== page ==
Abiel Frye (1703-1757)

This gravestone is in the Old Burying Ground in what is today North Andover, MA. The burying ground was next to the site of the original meetinghouse in the North Parish of Andover. The stone is in very rough shape. Parts of it are difficult to read and it appears to be slightly puffed out at where the dark spot is on the stone. It seems, perhaps, that over the centuries, water has seeped between the layers of slate and is causing the stone to begin to crumble. I'm hoping to someday be able to pay to have it restored, but I want to make sure it is done correctly. I suspect it is not cheap!!

Stones like this are reasonably common in parts of New England in many of the oldest burial grounds. The swirls along the border of the stone and the unique angel with rather large lips is typical of many stones carved in the Merrimac Valley at about this time. Several people have done extensive research on these old gravestones. In many cases, stones can be tied back to the original carvers who made them. One such stone carver was Jonathan Leighton. Though I can't be certain he carved this stone, the style is typical of other stones known to be his work.

The inscription reads:

Here Lies Buried
the body of
Who Departed
this Life March
the 22nd
in yo 54th
year of
his AGE

Abiel Frye, like his father, was a farmer in Andover. His land holdings were significantly smaller than his fathers, owing to the fact that the land of his father was essentially divided up among the four sons who survived him (a fifth son, John, also survived his father, but died a year later). This pattern of dividing land amongst siblings eventually means the parcels become smaller with each passing generation. To survive, it was at about this time that many descendants of original Andover settlers began to move to new areas as we will see with the children of Abiel.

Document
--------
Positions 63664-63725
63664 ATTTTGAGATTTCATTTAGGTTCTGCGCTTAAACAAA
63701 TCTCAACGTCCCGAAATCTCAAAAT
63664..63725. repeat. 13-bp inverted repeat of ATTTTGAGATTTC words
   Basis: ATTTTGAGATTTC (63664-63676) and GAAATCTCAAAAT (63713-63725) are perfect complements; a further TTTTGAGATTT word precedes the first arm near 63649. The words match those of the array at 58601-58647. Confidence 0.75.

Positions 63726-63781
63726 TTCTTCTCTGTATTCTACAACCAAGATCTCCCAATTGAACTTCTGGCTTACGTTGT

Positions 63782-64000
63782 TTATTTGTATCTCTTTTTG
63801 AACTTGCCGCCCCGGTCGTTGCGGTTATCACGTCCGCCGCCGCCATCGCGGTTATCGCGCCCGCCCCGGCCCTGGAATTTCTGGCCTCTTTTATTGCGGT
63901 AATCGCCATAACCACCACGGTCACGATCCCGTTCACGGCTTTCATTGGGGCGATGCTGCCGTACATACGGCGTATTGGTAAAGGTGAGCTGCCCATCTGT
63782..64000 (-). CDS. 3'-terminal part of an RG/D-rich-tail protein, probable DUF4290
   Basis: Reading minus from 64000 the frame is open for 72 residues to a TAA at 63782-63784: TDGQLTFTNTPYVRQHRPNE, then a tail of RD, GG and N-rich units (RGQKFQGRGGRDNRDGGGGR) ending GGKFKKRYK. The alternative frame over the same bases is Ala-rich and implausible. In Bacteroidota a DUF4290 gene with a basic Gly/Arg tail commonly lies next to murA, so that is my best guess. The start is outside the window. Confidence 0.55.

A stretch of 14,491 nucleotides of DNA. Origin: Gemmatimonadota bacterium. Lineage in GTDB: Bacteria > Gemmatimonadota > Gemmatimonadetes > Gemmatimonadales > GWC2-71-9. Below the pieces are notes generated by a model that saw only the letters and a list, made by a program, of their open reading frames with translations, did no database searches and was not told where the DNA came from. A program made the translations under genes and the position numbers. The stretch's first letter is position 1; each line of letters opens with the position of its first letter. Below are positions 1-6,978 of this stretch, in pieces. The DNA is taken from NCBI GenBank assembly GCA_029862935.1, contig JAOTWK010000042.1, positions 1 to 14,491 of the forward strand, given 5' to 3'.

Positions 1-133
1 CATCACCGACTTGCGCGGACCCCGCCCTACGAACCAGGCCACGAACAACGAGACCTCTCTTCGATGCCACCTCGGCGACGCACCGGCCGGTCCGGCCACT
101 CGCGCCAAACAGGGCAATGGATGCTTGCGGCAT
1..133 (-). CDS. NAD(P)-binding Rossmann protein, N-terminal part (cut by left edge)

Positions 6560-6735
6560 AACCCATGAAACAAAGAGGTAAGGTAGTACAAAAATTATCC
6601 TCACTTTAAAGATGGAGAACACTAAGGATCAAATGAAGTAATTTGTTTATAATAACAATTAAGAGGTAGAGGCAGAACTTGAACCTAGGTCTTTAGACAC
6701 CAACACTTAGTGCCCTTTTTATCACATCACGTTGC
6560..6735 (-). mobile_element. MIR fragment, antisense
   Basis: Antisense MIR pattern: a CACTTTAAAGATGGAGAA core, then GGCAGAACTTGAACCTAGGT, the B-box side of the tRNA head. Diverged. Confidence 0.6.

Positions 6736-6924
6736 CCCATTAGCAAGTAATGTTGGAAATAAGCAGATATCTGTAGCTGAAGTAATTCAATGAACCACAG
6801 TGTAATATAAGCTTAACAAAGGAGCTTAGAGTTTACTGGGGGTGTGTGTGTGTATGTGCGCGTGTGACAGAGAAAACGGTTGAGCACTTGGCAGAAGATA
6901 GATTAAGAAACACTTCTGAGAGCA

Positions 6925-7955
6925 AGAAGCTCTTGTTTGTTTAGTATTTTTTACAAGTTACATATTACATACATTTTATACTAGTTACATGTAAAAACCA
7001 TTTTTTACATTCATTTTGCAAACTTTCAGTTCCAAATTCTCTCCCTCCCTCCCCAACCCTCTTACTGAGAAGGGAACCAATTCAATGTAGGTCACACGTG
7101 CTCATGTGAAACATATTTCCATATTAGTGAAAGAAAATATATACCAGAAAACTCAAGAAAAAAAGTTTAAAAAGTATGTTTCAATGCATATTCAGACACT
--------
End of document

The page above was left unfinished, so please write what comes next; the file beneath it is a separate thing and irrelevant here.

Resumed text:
Abiel was born July 5, 1703. He married Abagail Emery, daughter of Joseph Emery and Elizabeth Merrill on February 10, 1731/32. She was two years younger than Abiel, having been born November 5, 1705. The couple had six children:

Isaac Frye, born February 6, 1747/48, died November 3, 1791 (my line)

Abigail Frye, born February 18, 1732/33, died December 20, 1738

Abiel Frye, born November 8, 1734, died 1806

Simon Frye, born September 29, 1737, died October 1, 1822

Sarah Frye, born either in April of 1742 or May of 1743 (I have conflicting information)

Abigail Frye, born march 16, 1742/43, died December 21, 1810

Of the three sons, only the eldest, Abiel, would die in Andover. The youngest, Isaac, ended up in Wilton, NH from where a long history of notable Frye's would descend. In fact descendants of Isaac Frye remain in Wilton, NH to this day, as does his original homestead. The other son, Simon, died in Fryeburg, ME is 1822 at the age of 85. His uncle, Joseph, had been given the original land grant for Fryeburg, and perhaps Simon left Andover in search of more land to the north.

Like most towns of the time, Andover had a local militia. Abiel was a Captain in the local militia and fought during the French and Indian Wars. He had resigned his position as Andover Treasurer in September of 1755 and entered the service as a cornettist (he played the cornet). He was Captain at the battle of Lake George, NY. All of this must have occurred early in the conflicts, given his death date in 1757. I have no records as to the reason or cause of his death.


Send me an e-mail